Badlands is an open-source package distributed under GNU GPLv3 license. The source code is available on GitHub. Structurally the code is a Python front end with a C and Fortran middle layer to efficiently compute some of the heaviest functions. This Python-friendly version provides a programmable and flexible interface which maximises its portability across platforms.
Instructions to install the code and the associated dependencies on a local system are provided in the next section of this documentation along with model options and a series of hands-on examples.
The easiest way to use badlands is via a Docker container (searching for badlands-demo on DockerHub or Kitematic) which is shipped with the complete list of dependencies, the model’s companion, series of examples as well as workshop simulations.
Models data and outputs ran from within the container will not persist when that container is no longer active.
To provide better interfacing between the container and the host filesystem, badlands image can be mounted on a local volume which allow for easy access and ability to store securely model results.
Interactions with other packages¶
Badlands main calculations are performed on a TIN. However the code creates its own Delaunay triangulation using the Shewchuk’s Triangle library  from regularly defined input datasets (e.g., topography grid, rain maps, tectonic maps). In that way, users provide standard regularly spaced ASCII datasets.
The only requirement is to follow a specific column-major order for the declaration of each nodes values which is consistent between imported datasets starting from the south-west and ending on the north-east corner.
Model results consist of time series of surface evolution, river and catchment dynamics grids as well as underlying stratigraphic architecture mesh. These outputs are all produced as Hdf5 binary files making it possible to interact with multiple existing visualisation and analysis software, such as Paraview or Visit.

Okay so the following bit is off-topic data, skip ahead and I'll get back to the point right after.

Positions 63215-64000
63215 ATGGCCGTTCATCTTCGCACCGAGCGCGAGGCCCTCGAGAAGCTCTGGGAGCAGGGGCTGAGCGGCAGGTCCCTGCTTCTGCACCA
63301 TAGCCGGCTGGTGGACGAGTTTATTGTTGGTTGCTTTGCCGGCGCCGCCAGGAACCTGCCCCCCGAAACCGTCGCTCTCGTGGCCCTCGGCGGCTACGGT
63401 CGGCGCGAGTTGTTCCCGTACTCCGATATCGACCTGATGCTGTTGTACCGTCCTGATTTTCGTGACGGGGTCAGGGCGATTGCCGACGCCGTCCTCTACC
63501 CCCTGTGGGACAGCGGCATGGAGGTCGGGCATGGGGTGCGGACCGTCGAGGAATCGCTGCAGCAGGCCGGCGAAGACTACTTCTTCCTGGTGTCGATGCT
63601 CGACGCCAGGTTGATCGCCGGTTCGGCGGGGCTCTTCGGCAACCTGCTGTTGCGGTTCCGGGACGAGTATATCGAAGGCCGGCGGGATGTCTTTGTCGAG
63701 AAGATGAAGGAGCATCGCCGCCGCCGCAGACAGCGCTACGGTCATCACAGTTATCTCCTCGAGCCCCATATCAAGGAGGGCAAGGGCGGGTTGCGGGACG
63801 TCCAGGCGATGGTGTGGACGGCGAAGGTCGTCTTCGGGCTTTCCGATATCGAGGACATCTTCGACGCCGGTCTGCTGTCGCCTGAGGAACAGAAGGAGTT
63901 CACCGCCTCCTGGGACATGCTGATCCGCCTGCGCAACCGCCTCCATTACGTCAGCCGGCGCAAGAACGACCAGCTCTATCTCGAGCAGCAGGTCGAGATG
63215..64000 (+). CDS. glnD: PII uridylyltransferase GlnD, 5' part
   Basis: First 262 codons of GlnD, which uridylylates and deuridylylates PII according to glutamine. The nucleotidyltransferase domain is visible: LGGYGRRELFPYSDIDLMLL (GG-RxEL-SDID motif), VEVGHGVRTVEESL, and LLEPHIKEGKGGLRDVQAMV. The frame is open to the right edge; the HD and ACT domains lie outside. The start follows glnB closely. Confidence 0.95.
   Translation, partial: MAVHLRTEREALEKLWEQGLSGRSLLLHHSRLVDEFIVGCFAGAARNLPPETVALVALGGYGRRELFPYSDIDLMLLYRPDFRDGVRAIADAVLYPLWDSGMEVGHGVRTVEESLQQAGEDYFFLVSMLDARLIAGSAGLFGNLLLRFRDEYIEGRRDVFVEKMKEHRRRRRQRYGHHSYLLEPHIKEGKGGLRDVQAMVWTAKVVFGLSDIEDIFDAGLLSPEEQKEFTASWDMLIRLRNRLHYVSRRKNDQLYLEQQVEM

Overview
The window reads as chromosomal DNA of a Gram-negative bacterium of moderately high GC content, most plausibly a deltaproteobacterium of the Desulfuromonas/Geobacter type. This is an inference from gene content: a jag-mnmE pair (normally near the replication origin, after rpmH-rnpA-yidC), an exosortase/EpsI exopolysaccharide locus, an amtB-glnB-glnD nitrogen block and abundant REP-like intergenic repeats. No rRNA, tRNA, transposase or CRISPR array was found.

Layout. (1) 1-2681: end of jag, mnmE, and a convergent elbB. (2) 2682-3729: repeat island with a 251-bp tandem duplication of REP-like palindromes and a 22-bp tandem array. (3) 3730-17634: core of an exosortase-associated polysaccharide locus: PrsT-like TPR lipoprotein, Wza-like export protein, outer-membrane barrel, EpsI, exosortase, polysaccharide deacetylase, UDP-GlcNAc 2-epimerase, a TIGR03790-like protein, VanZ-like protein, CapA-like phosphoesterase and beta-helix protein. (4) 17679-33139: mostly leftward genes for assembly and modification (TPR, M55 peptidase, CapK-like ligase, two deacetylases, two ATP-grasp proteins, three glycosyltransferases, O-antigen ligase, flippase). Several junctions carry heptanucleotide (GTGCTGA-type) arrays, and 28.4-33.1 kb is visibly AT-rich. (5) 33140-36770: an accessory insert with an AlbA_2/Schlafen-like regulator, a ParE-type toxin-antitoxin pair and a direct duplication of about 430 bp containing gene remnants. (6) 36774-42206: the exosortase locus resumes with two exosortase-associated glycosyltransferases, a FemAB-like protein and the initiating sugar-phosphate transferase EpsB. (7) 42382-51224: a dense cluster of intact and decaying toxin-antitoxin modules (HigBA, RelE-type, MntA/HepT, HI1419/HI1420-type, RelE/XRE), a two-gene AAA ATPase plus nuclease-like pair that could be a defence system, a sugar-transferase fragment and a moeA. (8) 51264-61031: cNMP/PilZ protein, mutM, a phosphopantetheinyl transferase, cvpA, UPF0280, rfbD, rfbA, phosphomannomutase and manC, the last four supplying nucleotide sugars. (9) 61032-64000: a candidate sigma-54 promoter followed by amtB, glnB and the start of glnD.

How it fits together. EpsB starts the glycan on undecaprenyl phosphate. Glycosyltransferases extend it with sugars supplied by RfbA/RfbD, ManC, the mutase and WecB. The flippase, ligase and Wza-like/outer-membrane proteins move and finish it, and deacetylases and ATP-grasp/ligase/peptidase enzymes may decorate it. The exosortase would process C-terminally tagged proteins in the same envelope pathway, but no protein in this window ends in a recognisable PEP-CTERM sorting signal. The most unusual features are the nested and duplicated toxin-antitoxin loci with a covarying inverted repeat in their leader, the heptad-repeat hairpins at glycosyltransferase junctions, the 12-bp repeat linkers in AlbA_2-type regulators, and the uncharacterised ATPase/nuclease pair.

Initial surface can be generated from UTM coordinates and functions have been added to easily extract Web Map Service dataset (one example is provided to illustrate how to define an initial topography grid from ETOPO5 datasets). Hdf5 files can also be quickly transformed in other conventional raster GIS file formats such as ASCII grids.
To estimate flexural isostasy, gFlex modular python package  has been integrated as a component in badlands. It allows to compute isostatic deflections of Earth’s lithosphere with uniform or nonuniform flexural rigidity and couple the interactions with evolving surface loads induced by erosion and deposition associated to modelled surface processes.
Flexural isostasy is obtained from the gflex package available on Github 💣
import UWGeodynamics as GEO u = GEO.u air = GEO.Material() sediment = GEO.Material() Model.surfaceProcesses = GEO.surfaceProcesses.Badlands( airIndex=[air.index], sedimentIndex=sediment.index, XML="resources/badlands.xml", resolution=1. * u.kilometre, checkpoint_interval=0.01 * u.megayears)
This will allow communication between the uwgeodynamics model and badlands. As in every badlands simulation, input parameters must be defined inside the XML file as described in this documentation.
Model is a 2-way coupled thermo-mechanical model with surface processes, where the velocity field retrieved from the thermo-mechanical model is used to advect the surface in badlands. The surface in subject to both erosion and deposition. The distribution of materials in the thermo-mechanical (underworld) model is then updated.
It is recommended to use a higher spatial resolution in the surface processes model than in the thermo-mechanical model.
Users must define a list of material describing the air layers (usually, air and sticky air). It is also require to define an
UWGeodynamics.Material object describing the sediment that will be deposited. The index of the
Material is passed to the
surfaceProcesses function. Users can also provide an underworld function returning an index of an existing
When the thermo-mechanical model is 2D, the velocity field at the surface is extrapolated in the 3D dimension and the resulting model is a T or 2.5D model (symmetric regional uplift). If the thermo-mechanical model is 3D the coupling is done in 3D.
|||J. R. Shewchuk - Triangle: Engineering a 2D quality mesh generator and Delaunay triangulator, pp. 203–222. Berlin, Heidelberg: Springer Berlin Heidelberg, 1996.|
|||A. D. Wickert - Open-source modular solutions for flexural isostasy: gflex v1.0, Geoscientific Model Development, vol. 9, no. 3, pp. 997–1017, 2016.|
|||Beucher et al. - UWGeodynamics: A teaching and research tool for numerical geodynamic modelling. Journal of Open Source Software, 4(36), 1136, doi:10.21105/joss.01136, 2019.|